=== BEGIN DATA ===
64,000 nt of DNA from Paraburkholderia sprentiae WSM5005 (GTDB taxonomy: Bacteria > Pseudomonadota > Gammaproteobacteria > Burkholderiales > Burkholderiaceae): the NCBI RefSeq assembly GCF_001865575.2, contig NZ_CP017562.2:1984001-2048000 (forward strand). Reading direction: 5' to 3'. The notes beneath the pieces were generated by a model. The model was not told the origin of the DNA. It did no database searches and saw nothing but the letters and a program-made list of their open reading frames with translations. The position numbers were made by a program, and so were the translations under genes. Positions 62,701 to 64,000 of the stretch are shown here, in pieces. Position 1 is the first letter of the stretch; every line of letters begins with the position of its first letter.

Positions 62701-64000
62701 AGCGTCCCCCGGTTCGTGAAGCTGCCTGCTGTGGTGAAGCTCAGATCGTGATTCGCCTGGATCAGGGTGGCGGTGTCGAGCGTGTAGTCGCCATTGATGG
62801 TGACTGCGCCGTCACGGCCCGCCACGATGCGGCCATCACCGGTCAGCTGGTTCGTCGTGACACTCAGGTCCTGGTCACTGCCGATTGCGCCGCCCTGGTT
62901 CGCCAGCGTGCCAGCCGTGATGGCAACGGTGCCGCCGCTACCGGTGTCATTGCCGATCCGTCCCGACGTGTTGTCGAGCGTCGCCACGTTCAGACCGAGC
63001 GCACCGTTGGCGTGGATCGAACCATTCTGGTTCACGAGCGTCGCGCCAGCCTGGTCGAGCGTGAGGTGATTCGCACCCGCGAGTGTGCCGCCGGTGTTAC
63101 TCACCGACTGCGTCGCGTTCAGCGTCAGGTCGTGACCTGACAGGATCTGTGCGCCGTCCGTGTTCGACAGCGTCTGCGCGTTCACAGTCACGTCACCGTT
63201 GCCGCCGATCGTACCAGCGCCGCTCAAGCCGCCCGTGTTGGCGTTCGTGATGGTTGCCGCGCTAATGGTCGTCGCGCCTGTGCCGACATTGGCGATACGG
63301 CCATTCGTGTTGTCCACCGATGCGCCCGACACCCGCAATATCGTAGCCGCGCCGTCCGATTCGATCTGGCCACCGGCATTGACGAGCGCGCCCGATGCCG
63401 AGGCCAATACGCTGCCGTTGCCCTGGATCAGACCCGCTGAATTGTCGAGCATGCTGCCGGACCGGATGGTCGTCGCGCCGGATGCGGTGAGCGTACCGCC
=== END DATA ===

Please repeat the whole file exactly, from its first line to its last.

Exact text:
64,000 nt of DNA from Paraburkholderia sprentiae WSM5005 (GTDB taxonomy: Bacteria > Pseudomonadota > Gammaproteobacteria > Burkholderiales > Burkholderiaceae): the NCBI RefSeq assembly GCF_001865575.2, contig NZ_CP017562.2:1984001-2048000 (forward strand). Reading direction: 5' to 3'. The notes beneath the pieces were generated by a model. The model was not told the origin of the DNA. It did no database searches and saw nothing but the letters and a program-made list of their open reading frames with translations. The position numbers were made by a program, and so were the translations under genes. Positions 62,701 to 64,000 of the stretch are shown here, in pieces. Position 1 is the first letter of the stretch; every line of letters begins with the position of its first letter.

Positions 62701-64000
62701 AGCGTCCCCCGGTTCGTGAAGCTGCCTGCTGTGGTGAAGCTCAGATCGTGATTCGCCTGGATCAGGGTGGCGGTGTCGAGCGTGTAGTCGCCATTGATGG
62801 TGACTGCGCCGTCACGGCCCGCCACGATGCGGCCATCACCGGTCAGCTGGTTCGTCGTGACACTCAGGTCCTGGTCACTGCCGATTGCGCCGCCCTGGTT
62901 CGCCAGCGTGCCAGCCGTGATGGCAACGGTGCCGCCGCTACCGGTGTCATTGCCGATCCGTCCCGACGTGTTGTCGAGCGTCGCCACGTTCAGACCGAGC
63001 GCACCGTTGGCGTGGATCGAACCATTCTGGTTCACGAGCGTCGCGCCAGCCTGGTCGAGCGTGAGGTGATTCGCACCCGCGAGTGTGCCGCCGGTGTTAC
63101 TCACCGACTGCGTCGCGTTCAGCGTCAGGTCGTGACCTGACAGGATCTGTGCGCCGTCCGTGTTCGACAGCGTCTGCGCGTTCACAGTCACGTCACCGTT
63201 GCCGCCGATCGTACCAGCGCCGCTCAAGCCGCCCGTGTTGGCGTTCGTGATGGTTGCCGCGCTAATGGTCGTCGCGCCTGTGCCGACATTGGCGATACGG
63301 CCATTCGTGTTGTCCACCGATGCGCCCGACACCCGCAATATCGTAGCCGCGCCGTCCGATTCGATCTGGCCACCGGCATTGACGAGCGCGCCCGATGCCG
63401 AGGCCAATACGCTGCCGTTGCCCTGGATCAGACCCGCTGAATTGTCGAGCATGCTGCCGGACCGGATGGTCGTCGCGCCGGATGCGGTGAGCGTACCGCC